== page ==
A new series of photos by Karabo Mooki pays tribute to the Johannesburg youth pushing for greater representation in the sport.

A new series of photos by Karabo Mooki pays tribute to the Johannesburg youth pushing for greater representation in the sport.

In recent years, a new wave of South African skateboarders have shattered barriers across race and gender. Skaters like Wandile Msomi, Nhlanhla Ngubane, Melissa Williams, Thato Moet, and Olympian athlete Boipelo Awuah have been creating an inclusive space for Black men and women in a sport that had long been dominated by cis white males.

South African skateboarder and photographer Karabo Mooki began documenting the Johannesburg skate scene out of his love for the sport. Inspired by the work of Apartheid-era documentary photographer Peter Magubane and Black American sports photographer Atiba Jefferson, Mooki uses his work as a way to foster connections across different communities. 

Through South Africa’s tumultuous history with oppression and segregation rose a triumphant legacy of pride; an inherent pride that is recognised in the collective consciousness that makes up the fabric of South Africa’s youth culture,” Mooki says. “The youth are fearless in their pursuits of claiming space and identity.”

With the new series, Island Gals, Mooki celebrates the young Black women at the forefront of Johannesburg’s skate scene. “Thato Moet is the soul of Island Gals,” he says. “They are pushing for greater representation in the sport and declaring their right to occupy spaces in protest of South Africa’s tumultuous history with gender-based violence.”

Mooki began working on the series at the end of 2021, photographing and interviewing women skaters to elevate their vision and voices in the sport. As a young Black man in a predominantly white sport, Mooki recognised the need for greater representation.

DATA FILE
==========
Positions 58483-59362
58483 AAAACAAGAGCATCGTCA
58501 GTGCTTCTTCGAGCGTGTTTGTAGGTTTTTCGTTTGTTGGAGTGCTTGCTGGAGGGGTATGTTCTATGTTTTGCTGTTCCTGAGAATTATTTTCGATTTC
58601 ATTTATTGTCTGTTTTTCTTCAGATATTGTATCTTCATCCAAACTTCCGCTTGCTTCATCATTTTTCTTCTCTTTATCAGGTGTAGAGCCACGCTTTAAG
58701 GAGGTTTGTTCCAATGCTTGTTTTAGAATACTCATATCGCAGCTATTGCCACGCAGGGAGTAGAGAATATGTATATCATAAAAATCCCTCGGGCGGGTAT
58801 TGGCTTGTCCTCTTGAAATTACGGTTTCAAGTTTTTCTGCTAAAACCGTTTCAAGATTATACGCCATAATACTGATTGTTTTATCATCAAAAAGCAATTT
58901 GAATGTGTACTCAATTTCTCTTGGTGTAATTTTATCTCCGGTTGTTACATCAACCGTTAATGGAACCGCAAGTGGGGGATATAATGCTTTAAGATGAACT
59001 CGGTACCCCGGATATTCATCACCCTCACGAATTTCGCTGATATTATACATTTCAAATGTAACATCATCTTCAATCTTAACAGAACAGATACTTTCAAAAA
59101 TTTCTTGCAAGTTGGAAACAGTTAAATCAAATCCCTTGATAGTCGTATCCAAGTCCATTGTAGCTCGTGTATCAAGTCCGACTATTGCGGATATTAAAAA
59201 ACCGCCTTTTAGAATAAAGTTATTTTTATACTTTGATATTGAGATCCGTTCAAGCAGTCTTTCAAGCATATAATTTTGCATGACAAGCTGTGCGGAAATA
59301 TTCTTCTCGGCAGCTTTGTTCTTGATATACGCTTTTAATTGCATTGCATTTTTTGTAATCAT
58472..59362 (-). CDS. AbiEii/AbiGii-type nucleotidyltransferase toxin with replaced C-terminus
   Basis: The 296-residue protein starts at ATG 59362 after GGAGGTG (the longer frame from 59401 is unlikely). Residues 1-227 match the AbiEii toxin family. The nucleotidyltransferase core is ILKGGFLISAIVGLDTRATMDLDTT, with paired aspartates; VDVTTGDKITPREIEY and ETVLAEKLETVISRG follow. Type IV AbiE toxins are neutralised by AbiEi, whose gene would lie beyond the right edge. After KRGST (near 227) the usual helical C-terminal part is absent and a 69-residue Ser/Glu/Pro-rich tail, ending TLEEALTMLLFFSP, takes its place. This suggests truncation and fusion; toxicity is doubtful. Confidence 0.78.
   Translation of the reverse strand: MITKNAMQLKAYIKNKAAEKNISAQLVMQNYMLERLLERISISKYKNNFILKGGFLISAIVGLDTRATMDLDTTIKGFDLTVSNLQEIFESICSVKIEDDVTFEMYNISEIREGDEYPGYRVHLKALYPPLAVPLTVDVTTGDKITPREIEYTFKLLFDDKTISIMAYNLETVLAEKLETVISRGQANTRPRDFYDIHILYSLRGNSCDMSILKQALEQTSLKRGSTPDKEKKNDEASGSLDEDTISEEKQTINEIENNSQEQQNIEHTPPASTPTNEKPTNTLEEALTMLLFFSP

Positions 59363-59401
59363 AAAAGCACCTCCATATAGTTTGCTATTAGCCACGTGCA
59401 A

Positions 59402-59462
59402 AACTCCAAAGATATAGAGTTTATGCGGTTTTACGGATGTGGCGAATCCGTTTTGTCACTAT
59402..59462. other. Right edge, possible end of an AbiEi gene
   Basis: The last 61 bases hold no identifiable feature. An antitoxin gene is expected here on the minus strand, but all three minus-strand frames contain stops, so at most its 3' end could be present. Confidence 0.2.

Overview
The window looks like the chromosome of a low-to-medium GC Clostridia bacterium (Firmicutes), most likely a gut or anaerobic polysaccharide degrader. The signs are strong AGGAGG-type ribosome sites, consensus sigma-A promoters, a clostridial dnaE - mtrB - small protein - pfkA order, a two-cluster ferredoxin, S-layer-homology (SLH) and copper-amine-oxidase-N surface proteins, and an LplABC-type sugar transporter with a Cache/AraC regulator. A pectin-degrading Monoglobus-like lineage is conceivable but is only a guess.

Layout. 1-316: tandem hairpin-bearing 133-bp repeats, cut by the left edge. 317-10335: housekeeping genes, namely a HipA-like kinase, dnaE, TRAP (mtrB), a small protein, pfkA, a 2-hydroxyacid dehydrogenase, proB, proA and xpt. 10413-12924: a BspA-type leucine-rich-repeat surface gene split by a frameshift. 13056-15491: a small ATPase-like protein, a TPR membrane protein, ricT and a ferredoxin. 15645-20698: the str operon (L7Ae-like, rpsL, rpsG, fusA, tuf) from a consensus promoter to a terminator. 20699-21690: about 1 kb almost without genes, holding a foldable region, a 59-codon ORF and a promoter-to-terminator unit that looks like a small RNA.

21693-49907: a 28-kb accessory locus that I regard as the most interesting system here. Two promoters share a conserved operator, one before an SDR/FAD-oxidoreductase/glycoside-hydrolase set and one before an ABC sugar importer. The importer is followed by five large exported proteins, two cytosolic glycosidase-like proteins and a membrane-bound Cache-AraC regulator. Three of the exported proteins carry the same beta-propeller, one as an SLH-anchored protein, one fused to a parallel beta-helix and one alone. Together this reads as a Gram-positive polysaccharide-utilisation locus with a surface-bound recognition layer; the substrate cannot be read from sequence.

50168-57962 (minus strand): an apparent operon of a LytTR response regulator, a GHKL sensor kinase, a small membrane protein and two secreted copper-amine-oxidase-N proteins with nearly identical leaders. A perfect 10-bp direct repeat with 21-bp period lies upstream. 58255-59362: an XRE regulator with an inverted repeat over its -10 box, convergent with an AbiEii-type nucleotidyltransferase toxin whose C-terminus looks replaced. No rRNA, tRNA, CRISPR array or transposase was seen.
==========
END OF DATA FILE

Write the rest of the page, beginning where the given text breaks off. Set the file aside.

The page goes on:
“I was fortunate enough to have some Black role models that I could look up to that made me feel less alone,” he says. “I couldn’t fathom what that experience would be like for Black women who are often boxed in by societies preconceived stereotypes. I wanted to celebrate the beauty of this community and the boundaries that they are pushing.”

Thato Moet provides safe spaces and opportunities for women skaters – something Mooki noticed the first day they met up. “As we cruised around the streets of downtown Johannesburg, I quickly realised how differently a young Black woman on a skateboard has to interact with the city as opposed to myself,” he says.

Moet has spoken about the challenges she and other Black women skateboarders face. “When you get into the sport, you’re made to believe that men are ‘better’ than girls could ever be and if you do progress, you aren’t likely to gain the same access men receive through the sport,” she says. 

Despite this, Moet is determined to create a safe space and opportunities for Black women skaters. Among these women is musician and DJ Linda Mbambo. “It feels good to break barriers,” Mbambo told Mooki. “By simply walking through downtown Johannesburg with my board and my buddies, [it] really does feel like I’m changing the world.”

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